Low dopamine transporter uptake in basal ganglia demonstrated by SPECT or PET imaging.*
Brent A. Vogt, in, 2019
Understanding Parkinsons Disease: Getting A Parkinsons Diagnosis
Once you start noticing some changes in your body that impact your daily life or are just simply bothersome, you should begin the process of figuring out if you have Parkinsons disease. It may seem like a daunting undertaking, but dont let fear stop you. Once you are diagnosed, you can start treating your symptoms and learning strategies that will help you feel better.
There are many manifestations of but the classical diagnostic symptoms are:
- slowness and poverty of movement
The physical signs of include:
- slowness of movement
At diagnosis, these signs are usually unilateral, but they become bilateral as the disease progresses. Later in the disease additional signs may be present including postural instability , cognitive impairment and orthostatic hypotension .
There is no single way to define Parkinsons disease or what is often called idiopathic Parkinsons disease in order to differentiate it from other causes of parkinsonism, such as multiple system atrophy and progressive supranuclear palsy .
is traditionally defined, pathologically, by the finding of Lewy bodies and degeneration of catecholaminergic neurones at post-mortem. Using a pathological definition of PD is problematic for a number of reasons:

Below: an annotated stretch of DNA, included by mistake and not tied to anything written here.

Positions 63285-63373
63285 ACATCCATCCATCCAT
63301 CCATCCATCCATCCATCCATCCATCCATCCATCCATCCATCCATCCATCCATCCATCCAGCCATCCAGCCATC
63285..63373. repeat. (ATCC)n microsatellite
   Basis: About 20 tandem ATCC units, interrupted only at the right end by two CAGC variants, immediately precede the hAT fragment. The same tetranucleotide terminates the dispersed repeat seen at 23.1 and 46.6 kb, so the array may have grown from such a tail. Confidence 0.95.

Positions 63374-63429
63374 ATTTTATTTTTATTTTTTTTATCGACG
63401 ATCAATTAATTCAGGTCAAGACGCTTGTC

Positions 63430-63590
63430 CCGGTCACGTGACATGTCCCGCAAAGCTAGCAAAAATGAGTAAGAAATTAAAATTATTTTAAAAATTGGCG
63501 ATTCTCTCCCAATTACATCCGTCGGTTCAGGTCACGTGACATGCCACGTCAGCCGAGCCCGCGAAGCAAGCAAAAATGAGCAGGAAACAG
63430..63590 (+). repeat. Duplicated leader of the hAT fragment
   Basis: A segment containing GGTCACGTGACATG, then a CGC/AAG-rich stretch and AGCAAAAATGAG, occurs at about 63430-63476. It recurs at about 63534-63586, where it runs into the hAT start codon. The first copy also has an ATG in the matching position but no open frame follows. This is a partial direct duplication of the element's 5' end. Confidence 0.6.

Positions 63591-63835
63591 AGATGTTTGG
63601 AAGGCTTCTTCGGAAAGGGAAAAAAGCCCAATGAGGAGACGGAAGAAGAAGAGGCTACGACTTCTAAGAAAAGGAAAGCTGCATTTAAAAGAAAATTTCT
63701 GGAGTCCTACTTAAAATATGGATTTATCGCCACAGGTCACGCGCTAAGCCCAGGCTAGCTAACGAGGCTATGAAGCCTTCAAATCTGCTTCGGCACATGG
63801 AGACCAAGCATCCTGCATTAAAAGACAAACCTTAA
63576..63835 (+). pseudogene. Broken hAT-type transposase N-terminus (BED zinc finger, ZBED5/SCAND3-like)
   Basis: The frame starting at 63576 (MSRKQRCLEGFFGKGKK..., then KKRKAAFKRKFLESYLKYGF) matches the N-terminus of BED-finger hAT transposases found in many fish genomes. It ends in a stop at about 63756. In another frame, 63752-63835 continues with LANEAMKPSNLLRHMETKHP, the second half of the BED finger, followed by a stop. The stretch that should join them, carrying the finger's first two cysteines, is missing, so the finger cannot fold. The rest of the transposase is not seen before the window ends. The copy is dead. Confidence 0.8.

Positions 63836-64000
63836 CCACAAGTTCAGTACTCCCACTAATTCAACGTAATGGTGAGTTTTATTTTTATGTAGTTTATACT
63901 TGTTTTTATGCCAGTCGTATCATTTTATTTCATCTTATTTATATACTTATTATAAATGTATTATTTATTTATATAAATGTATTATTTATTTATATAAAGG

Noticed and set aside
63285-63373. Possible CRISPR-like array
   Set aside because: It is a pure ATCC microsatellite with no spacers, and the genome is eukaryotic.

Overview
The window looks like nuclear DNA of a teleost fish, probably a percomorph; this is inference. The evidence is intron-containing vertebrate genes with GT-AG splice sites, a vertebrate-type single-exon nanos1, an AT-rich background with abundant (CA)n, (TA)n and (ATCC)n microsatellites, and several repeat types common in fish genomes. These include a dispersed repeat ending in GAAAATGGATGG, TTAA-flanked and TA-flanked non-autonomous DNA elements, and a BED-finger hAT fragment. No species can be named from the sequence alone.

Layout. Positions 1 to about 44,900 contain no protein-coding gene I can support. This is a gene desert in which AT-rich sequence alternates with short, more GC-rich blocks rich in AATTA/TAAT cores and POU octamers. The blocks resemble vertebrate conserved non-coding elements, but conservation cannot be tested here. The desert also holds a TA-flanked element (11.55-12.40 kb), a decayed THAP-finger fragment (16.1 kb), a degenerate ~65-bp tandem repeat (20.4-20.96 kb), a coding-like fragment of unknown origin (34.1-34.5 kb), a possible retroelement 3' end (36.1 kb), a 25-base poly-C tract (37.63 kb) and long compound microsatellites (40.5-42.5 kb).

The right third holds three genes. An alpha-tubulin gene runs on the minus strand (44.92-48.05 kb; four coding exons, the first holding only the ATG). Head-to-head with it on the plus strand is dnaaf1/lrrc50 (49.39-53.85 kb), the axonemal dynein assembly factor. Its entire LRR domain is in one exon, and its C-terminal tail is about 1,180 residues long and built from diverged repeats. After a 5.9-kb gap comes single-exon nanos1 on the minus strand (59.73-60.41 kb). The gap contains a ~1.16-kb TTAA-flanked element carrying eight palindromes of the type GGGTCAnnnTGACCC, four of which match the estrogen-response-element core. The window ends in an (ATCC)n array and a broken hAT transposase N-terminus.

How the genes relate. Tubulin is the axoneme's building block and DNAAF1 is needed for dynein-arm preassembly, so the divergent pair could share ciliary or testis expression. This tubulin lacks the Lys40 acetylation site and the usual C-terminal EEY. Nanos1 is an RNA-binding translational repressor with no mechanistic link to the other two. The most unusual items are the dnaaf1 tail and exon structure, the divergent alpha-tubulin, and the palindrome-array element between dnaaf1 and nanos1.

In recent years, attempts to define genetically have become possible with the discovery of monogenic forms of the disease. However, such families account for a very small proportion of cases.
Common causes of tremor.
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Blood Tests And Spinal Fluid Tests
A blood test or spinal fluid test cant be used to diagnose Parkinsons. But they can be used to search for certain proteins that indicate you may have another neurodegenerative condition with similar symptoms.
The presence of elevated levels of a nerve protein called neurofilament light chain protein may indicate that you have another movement disorder, such as:
- multiple system atrophy
- corticobasal degeneration
What Tests Diagnose Parkinson’s Disease
There currently are no tests that can definitively diagnose Parkinsons Disease. A diagnosis is based on the clinical findings of your physician in combination with your report on the symptoms you are experiencing.
In situations where an older person presents with the typical features of Parkinsons and they are responsive to dopamine replacement therapy, there is unlikely to be any benefit to further investigation or imaging.
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Blood Test May Help Differentiate Parkinsons From Similar Diseases